Bartolo Colon probably costs too much for the Angels

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Mets right-hander Bartolo Colon is eligible to be traded anywhere after clearing revocable waivers and the Angels need rotation help following injuries to Garrett Richards and Tyler Skaggs, but don’t expect the two sides to work out a deal.

Mike DiGiovanna of the Los Angeles Times reports that Colon “does not appear to be a fit for the Angels because of his age (41) and a contract that guarantees him $11 million in 2015.”

DiGiovanna notes that the Angels already have a projected payroll of $170 million for next season and do no want to surpass the $189 million luxury tax threshold.

If the Mets were to eat a sizable chunk of his $11 million salary for 2015 that could change the situation considerably, but unless that happens it doesn’t sound like Colon will end up with the Angels despite having a 3.26 ERA and excellent strikeout-to-walk ratio in 510 innings since 2012.

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Enrique Hernandez’s performance one for the record books

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Entering Thursday’s NLCS Game 5, Dodgers outfielder Enrique Hernandez had never hit a home run nor even driven in a run in the playoffs in his four-year career. He had homered twice in a regular season game just twice and his career-high for RBI in a game was four.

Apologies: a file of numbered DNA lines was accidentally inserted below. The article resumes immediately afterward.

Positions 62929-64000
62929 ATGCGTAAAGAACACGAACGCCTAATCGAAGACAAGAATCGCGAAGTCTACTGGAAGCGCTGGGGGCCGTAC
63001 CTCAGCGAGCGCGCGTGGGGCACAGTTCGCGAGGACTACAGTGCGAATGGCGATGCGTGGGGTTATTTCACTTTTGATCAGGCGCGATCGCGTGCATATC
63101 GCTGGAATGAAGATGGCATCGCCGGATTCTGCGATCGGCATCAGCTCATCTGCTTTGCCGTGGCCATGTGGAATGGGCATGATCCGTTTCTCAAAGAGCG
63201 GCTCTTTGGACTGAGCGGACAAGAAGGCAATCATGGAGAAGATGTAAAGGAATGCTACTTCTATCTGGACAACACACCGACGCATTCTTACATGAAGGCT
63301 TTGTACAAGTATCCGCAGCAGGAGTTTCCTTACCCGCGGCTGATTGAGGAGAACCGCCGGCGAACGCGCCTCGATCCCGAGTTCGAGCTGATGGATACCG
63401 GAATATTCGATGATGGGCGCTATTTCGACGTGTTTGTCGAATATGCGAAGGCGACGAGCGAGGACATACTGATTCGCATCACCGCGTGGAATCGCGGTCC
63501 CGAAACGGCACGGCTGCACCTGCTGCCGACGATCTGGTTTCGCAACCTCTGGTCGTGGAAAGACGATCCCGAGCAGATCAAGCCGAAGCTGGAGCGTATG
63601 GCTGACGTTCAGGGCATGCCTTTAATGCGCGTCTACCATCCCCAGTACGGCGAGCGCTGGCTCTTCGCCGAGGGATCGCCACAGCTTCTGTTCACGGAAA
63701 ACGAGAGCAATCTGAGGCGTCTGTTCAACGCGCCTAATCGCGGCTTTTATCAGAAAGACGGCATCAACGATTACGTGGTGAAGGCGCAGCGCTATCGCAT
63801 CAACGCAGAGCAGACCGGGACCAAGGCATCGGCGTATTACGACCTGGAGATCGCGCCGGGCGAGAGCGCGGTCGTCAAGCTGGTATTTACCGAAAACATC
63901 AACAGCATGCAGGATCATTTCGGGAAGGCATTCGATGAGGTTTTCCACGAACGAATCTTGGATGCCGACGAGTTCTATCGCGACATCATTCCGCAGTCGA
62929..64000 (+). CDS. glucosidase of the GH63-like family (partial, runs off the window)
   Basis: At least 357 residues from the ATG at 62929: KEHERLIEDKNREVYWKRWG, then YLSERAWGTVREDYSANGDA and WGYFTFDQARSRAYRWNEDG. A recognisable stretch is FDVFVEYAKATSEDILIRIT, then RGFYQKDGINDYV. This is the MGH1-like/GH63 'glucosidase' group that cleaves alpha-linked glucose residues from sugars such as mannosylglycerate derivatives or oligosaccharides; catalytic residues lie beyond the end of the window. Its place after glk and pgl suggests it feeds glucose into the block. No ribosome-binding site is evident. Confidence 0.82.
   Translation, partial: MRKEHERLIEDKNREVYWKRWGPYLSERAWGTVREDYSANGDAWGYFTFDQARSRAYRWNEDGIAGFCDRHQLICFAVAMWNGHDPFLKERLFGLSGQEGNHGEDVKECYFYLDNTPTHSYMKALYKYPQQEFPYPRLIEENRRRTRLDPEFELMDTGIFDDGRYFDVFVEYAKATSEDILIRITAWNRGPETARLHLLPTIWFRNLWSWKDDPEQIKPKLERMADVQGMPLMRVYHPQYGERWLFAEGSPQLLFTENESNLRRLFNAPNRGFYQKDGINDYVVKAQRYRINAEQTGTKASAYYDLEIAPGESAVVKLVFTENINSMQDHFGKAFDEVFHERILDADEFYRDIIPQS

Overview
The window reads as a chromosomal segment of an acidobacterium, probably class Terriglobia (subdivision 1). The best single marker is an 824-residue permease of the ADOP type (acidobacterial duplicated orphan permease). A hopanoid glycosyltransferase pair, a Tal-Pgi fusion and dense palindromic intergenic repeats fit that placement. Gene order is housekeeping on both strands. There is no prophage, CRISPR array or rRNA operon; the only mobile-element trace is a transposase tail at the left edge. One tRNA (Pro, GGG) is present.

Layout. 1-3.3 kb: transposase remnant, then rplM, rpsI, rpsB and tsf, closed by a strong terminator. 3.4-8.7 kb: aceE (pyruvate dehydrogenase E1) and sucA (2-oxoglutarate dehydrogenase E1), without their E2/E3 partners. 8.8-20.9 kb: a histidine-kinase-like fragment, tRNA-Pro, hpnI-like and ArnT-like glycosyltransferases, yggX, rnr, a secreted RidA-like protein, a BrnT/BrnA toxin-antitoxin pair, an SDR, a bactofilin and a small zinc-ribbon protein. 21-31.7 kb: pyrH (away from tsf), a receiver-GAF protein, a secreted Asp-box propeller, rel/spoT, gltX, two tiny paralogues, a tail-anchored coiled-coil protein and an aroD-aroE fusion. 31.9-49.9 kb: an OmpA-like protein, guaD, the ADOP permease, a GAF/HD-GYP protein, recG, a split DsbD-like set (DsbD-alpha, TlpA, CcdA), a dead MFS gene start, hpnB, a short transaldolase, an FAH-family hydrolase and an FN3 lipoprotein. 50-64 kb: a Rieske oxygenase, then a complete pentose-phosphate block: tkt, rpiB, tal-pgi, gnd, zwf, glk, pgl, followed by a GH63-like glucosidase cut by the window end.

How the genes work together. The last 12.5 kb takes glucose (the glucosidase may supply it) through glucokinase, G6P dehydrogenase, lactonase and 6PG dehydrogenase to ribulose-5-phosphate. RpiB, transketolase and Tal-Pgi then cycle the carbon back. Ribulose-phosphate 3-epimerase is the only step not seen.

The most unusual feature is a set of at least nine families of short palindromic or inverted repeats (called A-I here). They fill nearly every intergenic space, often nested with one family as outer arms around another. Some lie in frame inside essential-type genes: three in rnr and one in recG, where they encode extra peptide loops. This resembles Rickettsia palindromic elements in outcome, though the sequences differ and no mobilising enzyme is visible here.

Hernandez hit three home runs and knocked in seven runs to help power the Dodgers past the Cubs 11-1 to win the National League pennant and punch their ticket to the World Series. His first homer was a solo homer to center field in the second inning off of starter Jose Quintana. He blasted a grand slam to right field off of Hector Rondon in the fourth, then tacked on a two-run blast in the ninth inning off of Mike Montgomery to make it 11-1.

Hernandez is the 10th player to hit three home runs in a postseason game. Jose Altuve, of course, did it two weeks ago in Game 1 of the ALDS against the Red Sox. Before Altuve, Pablo Sandoval (2012), Albert Pujols (2011), and Adrian Beltre (2011) were the last players to accomplish the feat.

Hernandez’s seven RBI set a new National League record for a postseason game. Only four other players — Troy O’Leary, John Valentin, Mo Vaughn, and Edgar Martinez — accomplished the feat.

No one has hit three home runs and knocked in seven-plus in a game… until Hernandez. He certainly picked a good time to break out.